Romanow Commission: Cautious Steps in the Right Direction
Winnipeg Free Press Sunday, "View From the West", December 1st, 2002
Roy Romanow's report has been praised as a blueprint for medicare's salvation and vilified as an ideological defense of a faltering status quo. However, closer examination reveals it as simply a few cautious steps in the right direction.
Mr. Romanow claims that the house of medicare is still on firm foundations and, therefore, needs renovation not demolition. In fact, medicare has been very good to Canadians. Up until the 1950s, Canada and the U.S. had very similar health systems and similar health status. Over the next 50 years, while almost all other sectors of our societies became more similar, we created a uniquely Canadian institution.
The results are clearly in Canada's favour. All Canadians are covered for medical and hospital care and most provinces cover at least some of the costs of home care, pharmacare and long-term care. In the U.S., 42 million people have absolutely no insurance and tens of millions have such inadequate insurance that more than 500,000 Americans declare personal bankruptcy every year because of health-care bills. Canada now spends 9.4 per cent of GDP on health care while the U.S. spends 14 per cent. Half of this difference is the increased administrative expenses in an American system which is choking on private bureaucracy. The U.S. system spends $1,150 U.S. per capita on administration while Canada spends only $325.
While spending less, we actually get more. Canadians have more doctor visits, more days in hospital, more surgery, more days in long-term care and take more drugs than Americans. We have fewer MRIs but we get more bone-marrow transplants. Finally, U.S. infant mortality is now 34-per-cent higher than Canada's and American life expectancy is almost 2.5 years lower. Clearly Mr. Romanow is correct when he maintains that we took the right fork in the road 50 years ago.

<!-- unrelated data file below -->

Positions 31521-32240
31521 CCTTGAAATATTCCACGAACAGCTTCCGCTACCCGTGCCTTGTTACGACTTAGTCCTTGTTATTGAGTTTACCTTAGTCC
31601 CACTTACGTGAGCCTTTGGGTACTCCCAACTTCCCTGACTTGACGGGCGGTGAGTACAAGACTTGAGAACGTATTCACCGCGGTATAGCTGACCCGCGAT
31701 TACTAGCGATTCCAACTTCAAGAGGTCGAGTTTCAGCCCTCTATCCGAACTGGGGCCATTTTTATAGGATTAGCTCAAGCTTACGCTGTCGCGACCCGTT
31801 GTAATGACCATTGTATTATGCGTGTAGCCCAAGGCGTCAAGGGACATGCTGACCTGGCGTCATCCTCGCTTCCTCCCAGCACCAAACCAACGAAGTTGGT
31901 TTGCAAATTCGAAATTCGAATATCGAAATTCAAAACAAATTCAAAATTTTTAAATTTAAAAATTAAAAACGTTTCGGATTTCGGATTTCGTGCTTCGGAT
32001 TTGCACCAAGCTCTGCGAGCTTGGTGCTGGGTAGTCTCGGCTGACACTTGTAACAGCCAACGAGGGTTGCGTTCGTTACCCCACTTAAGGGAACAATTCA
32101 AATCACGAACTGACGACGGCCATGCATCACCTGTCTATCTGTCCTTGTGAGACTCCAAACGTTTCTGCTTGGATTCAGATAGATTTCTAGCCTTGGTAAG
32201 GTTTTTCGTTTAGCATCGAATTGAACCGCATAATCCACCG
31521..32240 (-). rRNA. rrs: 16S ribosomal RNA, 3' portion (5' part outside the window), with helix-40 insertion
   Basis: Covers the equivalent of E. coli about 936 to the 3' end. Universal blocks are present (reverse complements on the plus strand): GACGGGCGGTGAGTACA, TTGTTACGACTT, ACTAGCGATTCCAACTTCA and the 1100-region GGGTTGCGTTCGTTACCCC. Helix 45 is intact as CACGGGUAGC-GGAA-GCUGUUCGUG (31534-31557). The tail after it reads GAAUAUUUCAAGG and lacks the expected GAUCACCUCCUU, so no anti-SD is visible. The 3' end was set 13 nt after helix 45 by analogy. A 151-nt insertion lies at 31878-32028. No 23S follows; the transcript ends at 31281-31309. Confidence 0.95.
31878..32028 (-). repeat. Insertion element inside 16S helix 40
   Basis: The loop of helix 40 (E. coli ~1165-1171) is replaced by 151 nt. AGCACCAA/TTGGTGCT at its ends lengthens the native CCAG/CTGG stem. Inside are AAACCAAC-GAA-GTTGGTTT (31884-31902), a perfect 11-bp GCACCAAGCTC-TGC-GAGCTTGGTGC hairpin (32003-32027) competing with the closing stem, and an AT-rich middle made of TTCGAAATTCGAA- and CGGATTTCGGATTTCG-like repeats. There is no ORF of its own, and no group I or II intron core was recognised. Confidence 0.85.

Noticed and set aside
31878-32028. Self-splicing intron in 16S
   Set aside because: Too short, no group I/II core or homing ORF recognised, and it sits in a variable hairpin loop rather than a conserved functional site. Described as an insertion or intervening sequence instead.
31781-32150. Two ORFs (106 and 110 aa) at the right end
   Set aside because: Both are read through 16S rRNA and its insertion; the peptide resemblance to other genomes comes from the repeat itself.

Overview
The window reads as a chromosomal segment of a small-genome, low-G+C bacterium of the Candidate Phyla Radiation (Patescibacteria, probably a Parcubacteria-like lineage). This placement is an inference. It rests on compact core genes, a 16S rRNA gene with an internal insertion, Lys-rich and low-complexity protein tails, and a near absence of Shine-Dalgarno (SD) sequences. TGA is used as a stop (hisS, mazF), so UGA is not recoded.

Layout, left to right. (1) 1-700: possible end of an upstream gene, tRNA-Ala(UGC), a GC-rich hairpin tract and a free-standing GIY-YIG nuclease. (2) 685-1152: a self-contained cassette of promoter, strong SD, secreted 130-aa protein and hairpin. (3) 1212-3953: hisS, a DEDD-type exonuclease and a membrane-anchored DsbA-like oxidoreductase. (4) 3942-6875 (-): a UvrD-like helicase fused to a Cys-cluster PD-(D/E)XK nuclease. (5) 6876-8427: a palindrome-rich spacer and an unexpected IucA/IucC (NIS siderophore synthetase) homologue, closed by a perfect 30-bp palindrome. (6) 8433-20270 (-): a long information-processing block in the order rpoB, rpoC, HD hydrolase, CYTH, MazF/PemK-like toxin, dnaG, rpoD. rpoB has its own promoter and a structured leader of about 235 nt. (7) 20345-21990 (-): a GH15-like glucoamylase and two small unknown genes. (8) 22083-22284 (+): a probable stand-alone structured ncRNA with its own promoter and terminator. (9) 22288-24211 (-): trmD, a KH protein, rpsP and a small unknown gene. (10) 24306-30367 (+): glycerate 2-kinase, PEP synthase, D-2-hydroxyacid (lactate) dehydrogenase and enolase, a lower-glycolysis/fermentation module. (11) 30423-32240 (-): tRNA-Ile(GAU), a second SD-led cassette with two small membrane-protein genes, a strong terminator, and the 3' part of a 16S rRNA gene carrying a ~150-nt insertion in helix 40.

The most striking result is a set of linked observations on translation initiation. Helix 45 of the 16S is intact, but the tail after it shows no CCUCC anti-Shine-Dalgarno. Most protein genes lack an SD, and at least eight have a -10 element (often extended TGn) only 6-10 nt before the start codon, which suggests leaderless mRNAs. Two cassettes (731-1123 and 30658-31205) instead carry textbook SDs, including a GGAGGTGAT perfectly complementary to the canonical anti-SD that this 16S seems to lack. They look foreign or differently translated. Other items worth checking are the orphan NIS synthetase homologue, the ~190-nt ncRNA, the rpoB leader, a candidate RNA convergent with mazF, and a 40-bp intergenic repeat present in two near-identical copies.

Mr. Romanow notes that our health-care system is too focussed on hospitals and treatment and not enough on community care and prevention. There are too many patients in hospital beds who should be treated in the community. We tend to treat diabetes with heart surgery and kidney dialysis even though better ambulatory care could decrease these complications by up to 75 per cent. And the vast majority of cases of diabetes, heart disease and lung cancer could be prevented with better public-health programs.
These conclusions are consistent with 30 years of reports which have recommended improving primary health care as well as providing better coverage for home care and prescription drugs. However, reform has been slow. In September 2000, the federal government tried to target new spending to these priorities but the provinces forced the feds to provide most of the money in untargeted grants. The result: the provinces immediately had their pockets picked by doctors, nurses and others who won large (albeit overdue) pay increases to do the same work as before.
Even the funds for high technology and primary health care weren't really targeted. Some provinces used the high-tech funds to buy lawn mowers. Initially the feds wanted five criteria for primary health-care pilot projects, but the provinces forced the feds to fund them if they met one. As result, the provinces were screaming for more money within months of the deal being signed.